USA Today—Since the election of President Donald Trump, the debate around Islamic dress has taken a new turn: The hijab has emerged as a symbol of resistance to Islamophobia amid policies from the Trump administration targeting Muslim immigrants.
Scores of non-Muslims have donned hijabs to express solidarity with Muslim women, too, though some criticized the move, arguing that the garment represents oppression of women.
The Federalist—The hijab and other head and body covering for women waxed and waned during the twentieth and thus far in the twenty-first century depending on the level of cultural secularization in the Arab world. In other words, when Muslim piety grew, even in minor pockets, the enforcement grew, and head and body covering grew as a result. In Iran today it is illegal for any woman (native or visitor) to be in public without a head covering.
For some Middle Eastern Christians, Muslim head and body covering in the West has become a trigger that reminds them of their life in the Arab world under an Islamic government. Those memories bring back all the harassment, prejudice, and discrimination they experienced. It sometimes even brings back bitterness that they had to leave their homeland because of the inhospitable environment. Even if in some places head and body covering wasn’t enforced on Christian women, the practice is tied to Islam, which in turn is tied to the state.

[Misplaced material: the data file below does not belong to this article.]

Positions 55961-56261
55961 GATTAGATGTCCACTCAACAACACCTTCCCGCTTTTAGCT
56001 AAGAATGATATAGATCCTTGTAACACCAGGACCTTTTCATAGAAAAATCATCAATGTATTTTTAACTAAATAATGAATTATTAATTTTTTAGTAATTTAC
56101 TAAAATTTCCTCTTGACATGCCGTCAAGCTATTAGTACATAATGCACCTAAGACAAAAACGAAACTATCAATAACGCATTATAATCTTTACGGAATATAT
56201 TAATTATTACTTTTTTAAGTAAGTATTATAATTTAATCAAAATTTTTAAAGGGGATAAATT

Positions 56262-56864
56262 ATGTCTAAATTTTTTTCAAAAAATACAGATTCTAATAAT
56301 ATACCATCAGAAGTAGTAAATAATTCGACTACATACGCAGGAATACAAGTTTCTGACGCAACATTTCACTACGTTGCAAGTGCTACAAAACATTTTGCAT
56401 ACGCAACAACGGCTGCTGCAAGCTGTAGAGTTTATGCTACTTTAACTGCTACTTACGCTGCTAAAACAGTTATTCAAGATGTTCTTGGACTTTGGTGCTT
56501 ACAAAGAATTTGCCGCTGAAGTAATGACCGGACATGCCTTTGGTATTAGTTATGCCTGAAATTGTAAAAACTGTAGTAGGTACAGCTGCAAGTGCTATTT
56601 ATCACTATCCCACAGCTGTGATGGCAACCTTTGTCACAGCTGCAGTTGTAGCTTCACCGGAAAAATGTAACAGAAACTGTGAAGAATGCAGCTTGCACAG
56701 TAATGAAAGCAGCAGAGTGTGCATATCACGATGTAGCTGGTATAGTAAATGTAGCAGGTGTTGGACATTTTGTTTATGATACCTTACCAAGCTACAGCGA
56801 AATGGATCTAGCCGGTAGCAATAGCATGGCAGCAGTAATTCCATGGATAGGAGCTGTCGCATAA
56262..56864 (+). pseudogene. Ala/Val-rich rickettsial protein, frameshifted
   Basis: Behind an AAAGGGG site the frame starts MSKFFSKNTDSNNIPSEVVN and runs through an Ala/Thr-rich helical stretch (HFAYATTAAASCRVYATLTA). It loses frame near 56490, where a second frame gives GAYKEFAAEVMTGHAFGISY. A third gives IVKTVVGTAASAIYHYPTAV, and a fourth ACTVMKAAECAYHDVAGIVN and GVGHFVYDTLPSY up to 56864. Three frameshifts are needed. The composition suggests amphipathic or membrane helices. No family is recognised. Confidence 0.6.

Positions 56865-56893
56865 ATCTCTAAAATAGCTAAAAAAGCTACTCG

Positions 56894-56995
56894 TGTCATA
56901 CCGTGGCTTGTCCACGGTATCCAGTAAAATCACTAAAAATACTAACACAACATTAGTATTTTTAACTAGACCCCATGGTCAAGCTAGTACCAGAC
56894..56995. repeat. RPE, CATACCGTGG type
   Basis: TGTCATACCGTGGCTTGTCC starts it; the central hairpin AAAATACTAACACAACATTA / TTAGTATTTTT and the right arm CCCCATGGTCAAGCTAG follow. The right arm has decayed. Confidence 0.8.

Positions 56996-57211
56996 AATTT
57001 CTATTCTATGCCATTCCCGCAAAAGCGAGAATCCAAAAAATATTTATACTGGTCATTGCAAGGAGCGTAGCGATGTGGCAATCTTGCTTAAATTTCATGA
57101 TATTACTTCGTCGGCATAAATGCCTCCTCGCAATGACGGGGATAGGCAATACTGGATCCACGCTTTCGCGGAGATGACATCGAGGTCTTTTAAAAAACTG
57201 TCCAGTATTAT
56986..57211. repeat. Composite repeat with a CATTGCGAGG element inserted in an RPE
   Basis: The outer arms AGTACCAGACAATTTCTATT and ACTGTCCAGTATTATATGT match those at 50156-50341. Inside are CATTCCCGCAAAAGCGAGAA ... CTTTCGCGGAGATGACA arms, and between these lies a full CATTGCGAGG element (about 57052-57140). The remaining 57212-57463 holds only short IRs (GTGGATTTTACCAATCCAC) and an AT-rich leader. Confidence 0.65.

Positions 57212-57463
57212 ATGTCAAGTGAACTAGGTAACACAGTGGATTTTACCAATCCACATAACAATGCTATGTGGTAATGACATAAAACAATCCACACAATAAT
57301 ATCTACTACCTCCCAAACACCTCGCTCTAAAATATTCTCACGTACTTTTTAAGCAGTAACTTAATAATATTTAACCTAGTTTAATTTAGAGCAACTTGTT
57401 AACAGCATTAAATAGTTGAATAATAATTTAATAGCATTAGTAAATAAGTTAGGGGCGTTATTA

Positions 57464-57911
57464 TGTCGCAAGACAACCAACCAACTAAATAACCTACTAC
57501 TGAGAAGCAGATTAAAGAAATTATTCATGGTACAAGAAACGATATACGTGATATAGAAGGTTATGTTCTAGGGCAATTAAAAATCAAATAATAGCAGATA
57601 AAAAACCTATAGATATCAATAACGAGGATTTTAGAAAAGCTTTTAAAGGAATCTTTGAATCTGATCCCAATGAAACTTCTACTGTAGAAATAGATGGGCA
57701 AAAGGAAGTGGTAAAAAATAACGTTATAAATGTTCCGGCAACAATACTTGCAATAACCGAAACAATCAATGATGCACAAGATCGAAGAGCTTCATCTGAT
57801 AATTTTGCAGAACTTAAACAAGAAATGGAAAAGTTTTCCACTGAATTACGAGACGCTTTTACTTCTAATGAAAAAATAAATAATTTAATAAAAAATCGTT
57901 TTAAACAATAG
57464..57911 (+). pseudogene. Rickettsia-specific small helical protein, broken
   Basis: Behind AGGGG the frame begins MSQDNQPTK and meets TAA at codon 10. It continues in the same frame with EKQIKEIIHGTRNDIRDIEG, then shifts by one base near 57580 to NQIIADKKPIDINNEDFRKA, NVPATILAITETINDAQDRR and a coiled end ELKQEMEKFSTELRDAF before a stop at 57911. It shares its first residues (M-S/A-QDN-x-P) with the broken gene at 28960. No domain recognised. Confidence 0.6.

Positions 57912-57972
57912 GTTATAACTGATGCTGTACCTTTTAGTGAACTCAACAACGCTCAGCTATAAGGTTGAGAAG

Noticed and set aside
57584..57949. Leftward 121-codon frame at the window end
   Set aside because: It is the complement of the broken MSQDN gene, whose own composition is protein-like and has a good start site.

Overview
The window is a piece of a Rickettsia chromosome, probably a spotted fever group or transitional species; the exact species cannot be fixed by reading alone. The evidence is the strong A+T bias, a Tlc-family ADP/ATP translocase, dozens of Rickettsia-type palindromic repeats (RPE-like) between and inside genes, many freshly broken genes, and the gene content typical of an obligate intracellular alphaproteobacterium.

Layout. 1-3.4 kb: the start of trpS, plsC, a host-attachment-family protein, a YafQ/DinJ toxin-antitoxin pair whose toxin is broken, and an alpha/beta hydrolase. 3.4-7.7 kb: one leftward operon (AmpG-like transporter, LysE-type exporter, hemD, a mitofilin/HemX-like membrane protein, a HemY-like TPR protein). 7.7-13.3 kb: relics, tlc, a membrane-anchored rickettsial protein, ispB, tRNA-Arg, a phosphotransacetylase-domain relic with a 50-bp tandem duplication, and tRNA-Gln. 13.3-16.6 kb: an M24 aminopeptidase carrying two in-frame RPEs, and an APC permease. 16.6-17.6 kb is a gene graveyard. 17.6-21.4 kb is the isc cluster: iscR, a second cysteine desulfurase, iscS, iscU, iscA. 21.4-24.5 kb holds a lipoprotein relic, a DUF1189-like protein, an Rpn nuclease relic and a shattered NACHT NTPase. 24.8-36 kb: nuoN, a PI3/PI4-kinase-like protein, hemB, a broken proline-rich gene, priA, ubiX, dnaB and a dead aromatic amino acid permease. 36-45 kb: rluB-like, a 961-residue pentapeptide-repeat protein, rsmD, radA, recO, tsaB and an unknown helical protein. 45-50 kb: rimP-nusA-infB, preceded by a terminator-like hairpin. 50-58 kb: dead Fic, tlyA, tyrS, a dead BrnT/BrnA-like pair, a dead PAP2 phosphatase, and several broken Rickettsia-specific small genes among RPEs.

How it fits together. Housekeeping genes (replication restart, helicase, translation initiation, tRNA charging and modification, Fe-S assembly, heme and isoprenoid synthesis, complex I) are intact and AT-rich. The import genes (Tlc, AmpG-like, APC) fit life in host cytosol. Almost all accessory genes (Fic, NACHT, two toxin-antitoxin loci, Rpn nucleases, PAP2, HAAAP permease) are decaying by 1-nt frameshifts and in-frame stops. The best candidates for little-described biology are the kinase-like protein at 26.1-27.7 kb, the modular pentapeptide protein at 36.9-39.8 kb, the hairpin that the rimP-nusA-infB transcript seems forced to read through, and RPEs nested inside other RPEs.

Like other religions, the clothing and covering aspect of Islam is an outward manifestation of the theology—only, unlike in other religions, it is not separated from the laws of the state. In other words, the politics or culture of some countries force their girls and women to wear the hijab or niqab, but that compulsion is not intrinsic to the religion.
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